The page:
Can Cheesecake Layer Cake Sit Out On Counter???

Decorating By KrispyKareem Updated 31 Jan 2014 , 11:52am by KrispyKareem

KrispyKareem Posted 31 Jan 2014 , 2:04am
post #1 of 5

I was planning on baking a cake that is 2 layers chocolate, and 1 layer cheesecake. I need to bake and decorate it on Saturday evening (Chocolate cream cheese icing, chocolate ganache), and it will be served Sunday evening. I'm afraid that refrigerating it will cause the cake the dry out. Can I leave it on the counter in an airtight container, or should I put it in the refrigerator overnight then take it out a few hours before to get to room temperature? 

 

Also, another question... Once ganache hardens on a cake and you take it out of the fridge, does it form condensation? I was planning on using a stencil and powder sugar to make a design on top of the cake.

4 replies
Stitches Posted 31 Jan 2014 , 2:41am
post #2 of 5

Cheesecake is basically a cooked custard, if you think about it. So no, you can't leave a custard out over night. Technically the health dept. rules are 4 hours at room temp. than throw it out. hth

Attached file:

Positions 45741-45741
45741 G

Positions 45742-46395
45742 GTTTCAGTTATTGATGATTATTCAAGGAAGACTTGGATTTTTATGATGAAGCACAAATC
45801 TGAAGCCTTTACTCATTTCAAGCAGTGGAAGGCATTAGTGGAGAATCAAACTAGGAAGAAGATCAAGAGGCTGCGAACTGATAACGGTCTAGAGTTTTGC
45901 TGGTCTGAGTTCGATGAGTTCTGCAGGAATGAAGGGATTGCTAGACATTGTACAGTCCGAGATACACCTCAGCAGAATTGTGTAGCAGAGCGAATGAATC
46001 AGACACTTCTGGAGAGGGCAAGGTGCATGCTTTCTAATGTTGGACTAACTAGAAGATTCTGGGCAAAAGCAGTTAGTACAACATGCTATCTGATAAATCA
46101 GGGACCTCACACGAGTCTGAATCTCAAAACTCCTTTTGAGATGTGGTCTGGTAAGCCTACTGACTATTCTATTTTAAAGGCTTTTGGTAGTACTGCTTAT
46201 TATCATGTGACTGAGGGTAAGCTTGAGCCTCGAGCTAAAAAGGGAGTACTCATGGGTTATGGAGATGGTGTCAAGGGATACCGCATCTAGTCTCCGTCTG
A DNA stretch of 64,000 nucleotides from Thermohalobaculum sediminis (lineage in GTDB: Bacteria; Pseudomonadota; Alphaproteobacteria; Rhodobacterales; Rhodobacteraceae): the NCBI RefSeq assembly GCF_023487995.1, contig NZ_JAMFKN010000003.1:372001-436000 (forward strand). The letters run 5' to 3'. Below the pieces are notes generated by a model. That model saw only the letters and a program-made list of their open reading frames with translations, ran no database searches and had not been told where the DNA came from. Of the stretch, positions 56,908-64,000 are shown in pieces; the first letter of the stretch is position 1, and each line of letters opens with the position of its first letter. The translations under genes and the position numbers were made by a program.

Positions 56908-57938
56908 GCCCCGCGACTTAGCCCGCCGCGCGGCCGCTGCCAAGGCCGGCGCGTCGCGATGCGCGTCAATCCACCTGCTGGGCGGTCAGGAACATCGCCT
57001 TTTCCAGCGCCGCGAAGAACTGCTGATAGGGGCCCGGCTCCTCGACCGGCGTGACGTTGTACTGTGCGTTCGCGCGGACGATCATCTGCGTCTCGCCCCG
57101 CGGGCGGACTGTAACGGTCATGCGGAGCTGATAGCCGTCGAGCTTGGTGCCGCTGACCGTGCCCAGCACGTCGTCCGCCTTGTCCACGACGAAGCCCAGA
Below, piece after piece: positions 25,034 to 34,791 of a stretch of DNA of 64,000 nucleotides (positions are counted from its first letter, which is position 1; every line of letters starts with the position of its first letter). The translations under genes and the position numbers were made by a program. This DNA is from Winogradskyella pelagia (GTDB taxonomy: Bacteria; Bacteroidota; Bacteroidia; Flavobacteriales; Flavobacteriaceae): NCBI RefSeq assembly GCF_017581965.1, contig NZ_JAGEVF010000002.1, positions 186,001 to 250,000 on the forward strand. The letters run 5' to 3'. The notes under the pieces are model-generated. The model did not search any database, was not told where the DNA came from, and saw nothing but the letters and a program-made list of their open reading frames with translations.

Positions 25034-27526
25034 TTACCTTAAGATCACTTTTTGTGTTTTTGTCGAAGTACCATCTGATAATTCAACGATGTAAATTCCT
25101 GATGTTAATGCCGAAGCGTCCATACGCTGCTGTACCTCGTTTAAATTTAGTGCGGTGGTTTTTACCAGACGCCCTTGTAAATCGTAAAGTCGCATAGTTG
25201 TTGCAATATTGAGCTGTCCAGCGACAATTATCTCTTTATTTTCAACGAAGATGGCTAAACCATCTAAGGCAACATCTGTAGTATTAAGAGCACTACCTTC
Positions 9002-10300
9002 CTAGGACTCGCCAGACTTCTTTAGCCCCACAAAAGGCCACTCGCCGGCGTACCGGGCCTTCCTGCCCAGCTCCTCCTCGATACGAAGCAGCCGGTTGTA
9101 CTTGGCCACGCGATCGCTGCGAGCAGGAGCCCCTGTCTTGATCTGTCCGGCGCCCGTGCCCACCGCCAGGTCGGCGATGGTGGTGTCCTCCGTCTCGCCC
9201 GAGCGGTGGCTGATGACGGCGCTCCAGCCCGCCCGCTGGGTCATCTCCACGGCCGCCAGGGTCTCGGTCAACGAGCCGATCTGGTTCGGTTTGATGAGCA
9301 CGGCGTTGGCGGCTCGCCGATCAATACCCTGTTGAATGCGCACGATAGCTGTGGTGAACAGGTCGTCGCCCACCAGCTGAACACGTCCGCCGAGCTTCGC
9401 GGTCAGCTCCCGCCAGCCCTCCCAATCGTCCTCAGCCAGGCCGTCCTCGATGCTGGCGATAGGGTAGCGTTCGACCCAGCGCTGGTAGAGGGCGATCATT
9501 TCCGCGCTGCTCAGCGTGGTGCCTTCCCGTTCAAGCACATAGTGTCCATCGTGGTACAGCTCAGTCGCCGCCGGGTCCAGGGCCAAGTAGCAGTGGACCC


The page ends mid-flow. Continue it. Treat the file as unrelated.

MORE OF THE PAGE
Stitches Posted 31 Jan 2014 , 2:48am
post #3 of 5

Quote:

Originally Posted by KrispyKareem 
 

Also, another question... Once ganache hardens on a cake and you take it out of the fridge, does it form condensation? I was planning on using a stencil and powder sugar to make a design on top of the cake.

That's hard to say. Sometimes any food has condensation from the refrigerator and sometimes not. I don't know the exact scientific reason for condensation but a google search would probably tell you....and from that you would try to avoid having any.

 

But if you do have condensation all you have to do is wait until it warms up and that will dry and evaporate. You could use paper towels to dry it too (if it's an iced ganache, not a poured ganache).

mcaulir Posted 31 Jan 2014 , 2:49am
post #4 of 5

Condensation depends on how humid the air is. If there's any humidity, it will form condensation, and you'll need to wait until it comes back to room temp, and dries, before doing a stencil.

KrispyKareem Posted 31 Jan 2014 , 11:52am
post #5 of 5

AThank you both!

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